The proportion of Medicare patients depends entirely on where you live. I live and work in a county where the median age is 53. It’s not a small portion of our residents.

          • Doctors have all kinds of reasons for being doctors. Some are in it for the money. I already explained that. Accepting Medicare gets you a 2-3% profit. That’s fine for grocery stores but too small a margin for a small business to survive on. The upside is that Medicare patients have family and friends who are not on Medicare, so if you treat them well they bring in more profitable patients. Plus it’s morally correct to care for your elders. The doctors who include service to humanity in their motives understand that.

            • I do know. I work in a clinic currently and I’m in on the billing for procedures, and I have worked in a variety of hospitals and clinics previously. Facts are facts. I don’t know why you are so angry about it, but I have no interest in impolite debate.

            • Hate to tell you this Mikey, but I also work with insurance in a small medical office and I have intimate knowledge of how very inadequately Medicare reimburses doctors. If the office I worked in took only medicare they would barely make any profit at all.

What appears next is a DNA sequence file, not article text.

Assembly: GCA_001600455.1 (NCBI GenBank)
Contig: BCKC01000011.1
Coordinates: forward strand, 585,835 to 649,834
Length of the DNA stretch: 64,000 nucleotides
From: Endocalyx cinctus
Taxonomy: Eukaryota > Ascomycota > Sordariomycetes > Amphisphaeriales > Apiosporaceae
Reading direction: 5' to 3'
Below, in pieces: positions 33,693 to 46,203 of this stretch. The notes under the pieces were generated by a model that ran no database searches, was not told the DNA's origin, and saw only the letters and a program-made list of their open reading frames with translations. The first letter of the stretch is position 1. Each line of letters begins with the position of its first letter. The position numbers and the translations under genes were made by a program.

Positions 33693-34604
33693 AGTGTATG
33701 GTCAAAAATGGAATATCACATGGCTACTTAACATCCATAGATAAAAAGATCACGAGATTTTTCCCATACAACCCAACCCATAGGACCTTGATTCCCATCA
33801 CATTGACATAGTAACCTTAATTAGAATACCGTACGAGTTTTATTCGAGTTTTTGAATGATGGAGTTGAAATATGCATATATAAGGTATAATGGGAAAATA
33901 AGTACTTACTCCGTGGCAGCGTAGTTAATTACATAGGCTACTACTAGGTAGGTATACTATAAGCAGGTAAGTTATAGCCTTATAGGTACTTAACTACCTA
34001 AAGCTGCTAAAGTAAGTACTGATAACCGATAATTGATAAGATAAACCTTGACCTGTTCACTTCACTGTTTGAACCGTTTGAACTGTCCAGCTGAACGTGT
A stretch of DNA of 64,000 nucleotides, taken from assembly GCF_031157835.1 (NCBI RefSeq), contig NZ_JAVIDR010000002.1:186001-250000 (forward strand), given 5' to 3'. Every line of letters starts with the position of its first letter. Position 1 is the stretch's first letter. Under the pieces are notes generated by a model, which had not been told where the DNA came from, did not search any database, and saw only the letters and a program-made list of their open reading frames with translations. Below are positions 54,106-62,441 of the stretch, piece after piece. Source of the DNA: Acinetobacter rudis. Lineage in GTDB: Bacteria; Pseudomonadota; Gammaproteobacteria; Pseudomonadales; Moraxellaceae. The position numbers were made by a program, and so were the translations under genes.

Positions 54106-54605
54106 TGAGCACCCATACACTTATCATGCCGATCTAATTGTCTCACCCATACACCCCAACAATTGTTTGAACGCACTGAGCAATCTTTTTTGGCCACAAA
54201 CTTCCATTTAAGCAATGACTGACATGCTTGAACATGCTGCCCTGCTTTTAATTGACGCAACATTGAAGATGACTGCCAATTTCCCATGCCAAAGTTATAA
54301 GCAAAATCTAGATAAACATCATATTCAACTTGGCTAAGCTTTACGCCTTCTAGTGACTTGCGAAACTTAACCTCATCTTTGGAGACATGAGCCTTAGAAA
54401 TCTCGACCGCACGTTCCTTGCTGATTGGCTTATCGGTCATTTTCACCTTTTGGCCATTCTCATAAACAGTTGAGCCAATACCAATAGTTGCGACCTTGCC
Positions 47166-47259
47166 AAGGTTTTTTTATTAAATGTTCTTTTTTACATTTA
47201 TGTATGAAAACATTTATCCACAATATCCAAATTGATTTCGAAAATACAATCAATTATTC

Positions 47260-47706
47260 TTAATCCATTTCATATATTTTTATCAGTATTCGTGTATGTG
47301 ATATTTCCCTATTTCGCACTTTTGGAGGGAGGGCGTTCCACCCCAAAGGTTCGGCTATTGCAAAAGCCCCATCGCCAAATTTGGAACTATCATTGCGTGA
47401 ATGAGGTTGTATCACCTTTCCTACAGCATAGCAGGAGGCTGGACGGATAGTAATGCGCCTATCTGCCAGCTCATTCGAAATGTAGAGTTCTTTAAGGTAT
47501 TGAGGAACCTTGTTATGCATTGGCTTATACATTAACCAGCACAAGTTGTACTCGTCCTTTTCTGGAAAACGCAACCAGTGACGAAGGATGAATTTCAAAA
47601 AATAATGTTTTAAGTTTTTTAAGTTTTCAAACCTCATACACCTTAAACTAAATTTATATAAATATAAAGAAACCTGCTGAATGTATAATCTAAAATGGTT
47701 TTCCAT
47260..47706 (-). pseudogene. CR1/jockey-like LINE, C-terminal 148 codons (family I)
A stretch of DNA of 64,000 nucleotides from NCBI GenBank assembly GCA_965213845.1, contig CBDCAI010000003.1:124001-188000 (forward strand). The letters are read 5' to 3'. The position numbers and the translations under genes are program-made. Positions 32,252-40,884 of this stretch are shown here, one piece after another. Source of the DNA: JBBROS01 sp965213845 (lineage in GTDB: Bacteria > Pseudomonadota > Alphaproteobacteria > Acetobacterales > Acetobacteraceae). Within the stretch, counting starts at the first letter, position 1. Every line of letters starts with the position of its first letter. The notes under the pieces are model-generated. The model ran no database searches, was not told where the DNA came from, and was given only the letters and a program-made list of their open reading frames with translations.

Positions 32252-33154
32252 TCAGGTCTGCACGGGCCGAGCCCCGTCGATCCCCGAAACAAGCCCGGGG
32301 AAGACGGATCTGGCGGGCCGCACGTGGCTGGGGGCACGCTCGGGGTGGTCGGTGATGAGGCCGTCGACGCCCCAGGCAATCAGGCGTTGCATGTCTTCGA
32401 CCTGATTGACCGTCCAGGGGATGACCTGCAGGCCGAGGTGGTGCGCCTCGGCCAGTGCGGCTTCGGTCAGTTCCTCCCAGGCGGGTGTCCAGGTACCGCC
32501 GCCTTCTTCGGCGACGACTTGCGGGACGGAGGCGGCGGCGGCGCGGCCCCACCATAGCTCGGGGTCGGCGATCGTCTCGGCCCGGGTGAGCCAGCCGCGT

That would be a problem for them…and me.

            • Which is why we take both Medicare and non-Medicare patients. In our single-provider clinic it has worked out well.

              One thing not mentioned is that even though Medicare reimbursement rates are standardized, the differences in overhead cost from state to state make it more or less profitable. Adequacy is therefore relative to location.

            • I live in a state with a relatively low cost of living. Try again.

              So your argument is that we take private insurance, so that makes up the difference, though if we were only taking medicare (the current equivalent of single payer based on your argument) we would go under.
              But your argument says that “medicare works so single payer would work” but you just said that medicare alone would not work, because we need private insurance because medicare is not actually adequate.

              Your argument is so convoluted that I can’t even with it anymore.